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The hype around Service Oriented Architecture (SOA) is tremendous—it will revolutionize IT, make life easier, streamline business, and provide untold flexibility and responsiveness. Of course, it’s not quite that easy, especially when you already have layers of legacy technical architecture, a high maintenance and support burden, and rabid business clients demanding new solutions yesterday.

So, how do you realize the potential of SOA without raising expectations so high that they will come back to bite you? Which issues do you need to address first? And, what is a realistic timeline and approach?

Faster, Faster, Faster!

Over the last 20 years, the pace of business has quickened. Things that used to take days or weeks now take minutes or seconds. Products that used to sell for years or even decades are now obsolete in just two or three years. As a result, business is being forced to react to change far more frequently. And, that pressure to be responsive and handle rapid change is being passed directly on to IT.

Layer Cake Architecture

Unfortunately, in most large organizations, it is impossible for IT to keep up. Decades of investment in IT have left many with an architecture that resembles a layer cake. Solutions have been created by adding layers of new technology on top layers of old technology.

At the time it made sense—we were leveraging existing investments, avoiding reinvention of the wheel, and not fixing what wasn’t broken. However, the problem now is that changing a system that consists of anywhere between four and seven layers of mainframe, mini, client server, ERP, N-tier, web, portal, and integration technology is a nightmare. And, because every layer still needs to be maintained and supported ‘lights-on’ costs are huge.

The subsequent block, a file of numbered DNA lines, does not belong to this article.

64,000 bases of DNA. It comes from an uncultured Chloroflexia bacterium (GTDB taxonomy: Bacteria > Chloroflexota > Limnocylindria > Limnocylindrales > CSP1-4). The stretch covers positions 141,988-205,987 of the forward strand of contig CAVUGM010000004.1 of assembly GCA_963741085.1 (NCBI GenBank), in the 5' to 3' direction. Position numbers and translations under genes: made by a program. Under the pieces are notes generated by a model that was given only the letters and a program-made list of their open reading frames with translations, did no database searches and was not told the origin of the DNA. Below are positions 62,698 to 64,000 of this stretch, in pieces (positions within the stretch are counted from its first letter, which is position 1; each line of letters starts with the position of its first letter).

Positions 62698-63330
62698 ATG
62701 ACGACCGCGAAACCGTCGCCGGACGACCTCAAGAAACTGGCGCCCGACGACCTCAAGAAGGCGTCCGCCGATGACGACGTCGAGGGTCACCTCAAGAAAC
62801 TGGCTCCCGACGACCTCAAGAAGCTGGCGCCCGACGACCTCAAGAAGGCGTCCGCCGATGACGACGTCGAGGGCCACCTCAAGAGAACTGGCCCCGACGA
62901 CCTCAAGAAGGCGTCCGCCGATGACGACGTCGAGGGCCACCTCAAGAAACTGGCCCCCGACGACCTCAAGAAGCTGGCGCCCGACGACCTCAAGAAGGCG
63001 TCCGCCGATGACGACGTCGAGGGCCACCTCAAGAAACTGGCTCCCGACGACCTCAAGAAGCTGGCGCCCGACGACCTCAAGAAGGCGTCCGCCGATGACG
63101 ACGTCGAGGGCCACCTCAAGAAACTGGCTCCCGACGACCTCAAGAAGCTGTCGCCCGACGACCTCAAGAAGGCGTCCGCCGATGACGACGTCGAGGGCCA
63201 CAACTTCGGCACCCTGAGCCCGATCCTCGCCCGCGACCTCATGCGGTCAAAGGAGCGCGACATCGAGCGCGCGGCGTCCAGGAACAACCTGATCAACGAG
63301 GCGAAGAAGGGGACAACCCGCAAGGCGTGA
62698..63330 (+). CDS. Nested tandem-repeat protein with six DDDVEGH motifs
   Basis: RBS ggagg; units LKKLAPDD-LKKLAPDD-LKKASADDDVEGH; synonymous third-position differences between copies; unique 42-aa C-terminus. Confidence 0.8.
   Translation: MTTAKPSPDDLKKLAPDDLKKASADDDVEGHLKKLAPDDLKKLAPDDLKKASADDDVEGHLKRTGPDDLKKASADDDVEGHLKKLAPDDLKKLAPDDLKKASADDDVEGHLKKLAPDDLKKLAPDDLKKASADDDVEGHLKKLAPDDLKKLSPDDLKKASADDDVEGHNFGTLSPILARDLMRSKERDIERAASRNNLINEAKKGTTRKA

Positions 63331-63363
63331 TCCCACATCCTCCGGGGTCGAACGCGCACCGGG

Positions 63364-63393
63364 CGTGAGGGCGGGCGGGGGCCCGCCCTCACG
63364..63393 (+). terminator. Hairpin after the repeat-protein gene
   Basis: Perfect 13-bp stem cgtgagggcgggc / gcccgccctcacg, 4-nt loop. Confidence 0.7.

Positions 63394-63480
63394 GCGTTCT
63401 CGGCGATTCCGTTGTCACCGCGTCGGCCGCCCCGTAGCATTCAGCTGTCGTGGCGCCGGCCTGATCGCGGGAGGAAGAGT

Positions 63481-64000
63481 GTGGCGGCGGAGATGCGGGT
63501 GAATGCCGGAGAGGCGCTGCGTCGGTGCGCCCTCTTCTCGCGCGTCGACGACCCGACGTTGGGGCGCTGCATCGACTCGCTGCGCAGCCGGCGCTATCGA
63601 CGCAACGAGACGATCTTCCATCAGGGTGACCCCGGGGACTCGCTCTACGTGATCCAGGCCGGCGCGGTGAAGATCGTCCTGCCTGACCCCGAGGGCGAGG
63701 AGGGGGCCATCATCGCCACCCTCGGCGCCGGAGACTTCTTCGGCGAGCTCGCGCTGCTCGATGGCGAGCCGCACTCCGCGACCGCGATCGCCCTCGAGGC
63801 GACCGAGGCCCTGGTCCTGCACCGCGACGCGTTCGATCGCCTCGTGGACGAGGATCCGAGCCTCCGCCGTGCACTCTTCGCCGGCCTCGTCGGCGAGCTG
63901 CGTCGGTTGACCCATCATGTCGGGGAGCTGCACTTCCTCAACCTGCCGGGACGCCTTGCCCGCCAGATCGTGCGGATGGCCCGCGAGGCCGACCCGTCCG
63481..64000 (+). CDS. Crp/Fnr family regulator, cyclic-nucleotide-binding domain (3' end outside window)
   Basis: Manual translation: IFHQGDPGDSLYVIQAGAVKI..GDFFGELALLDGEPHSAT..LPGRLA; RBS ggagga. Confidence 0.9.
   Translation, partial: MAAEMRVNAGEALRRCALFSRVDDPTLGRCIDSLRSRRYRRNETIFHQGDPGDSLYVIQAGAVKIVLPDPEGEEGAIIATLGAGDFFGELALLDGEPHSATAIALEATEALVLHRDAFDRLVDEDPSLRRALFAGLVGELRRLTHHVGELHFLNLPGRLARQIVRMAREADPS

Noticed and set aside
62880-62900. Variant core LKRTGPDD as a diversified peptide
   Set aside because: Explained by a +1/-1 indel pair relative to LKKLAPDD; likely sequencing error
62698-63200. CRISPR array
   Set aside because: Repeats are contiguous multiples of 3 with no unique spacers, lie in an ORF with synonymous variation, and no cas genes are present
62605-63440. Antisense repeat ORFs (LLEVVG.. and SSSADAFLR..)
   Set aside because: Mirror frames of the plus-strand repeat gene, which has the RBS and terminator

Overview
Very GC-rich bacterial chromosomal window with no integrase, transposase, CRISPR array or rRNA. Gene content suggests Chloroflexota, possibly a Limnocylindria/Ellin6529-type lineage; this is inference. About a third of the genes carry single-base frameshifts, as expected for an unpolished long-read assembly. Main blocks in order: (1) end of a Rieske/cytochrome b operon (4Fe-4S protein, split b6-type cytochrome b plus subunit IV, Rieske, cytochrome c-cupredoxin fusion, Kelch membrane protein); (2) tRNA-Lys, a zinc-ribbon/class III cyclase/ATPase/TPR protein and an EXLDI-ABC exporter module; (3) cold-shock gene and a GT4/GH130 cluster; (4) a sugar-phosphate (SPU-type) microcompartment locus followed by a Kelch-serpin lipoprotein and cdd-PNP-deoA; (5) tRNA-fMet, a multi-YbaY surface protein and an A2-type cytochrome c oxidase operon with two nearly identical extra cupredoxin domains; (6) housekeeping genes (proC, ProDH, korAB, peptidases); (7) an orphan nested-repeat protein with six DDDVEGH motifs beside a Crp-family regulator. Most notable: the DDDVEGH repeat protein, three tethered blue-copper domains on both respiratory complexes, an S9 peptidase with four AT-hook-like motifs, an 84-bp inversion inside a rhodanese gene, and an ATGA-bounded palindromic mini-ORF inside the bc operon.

The IT Catch 22

CIOs and IT departments are in a Catch 22. In order to become more responsive, more cost effective, and more flexible, IT must first become less responsive, more expensive, and less flexible. It’s the same as a highway expansion project—while you are constructing the new lanes and mass transit that will reduce traffic jams, you need to close some of the existing lanes.

For IT to deliver faster, better, cheaper solutions and be more responsive to business change, the layer cake architecture will need to be replaced. But, even if a CIO can get the organization to buy off on the potentially massive investment necessary to replace its legacy systems, what should they replace them with? After all, there’s no point in replacing legacy with solutions that will be inflexible, expensive or the legacy systems of the future.


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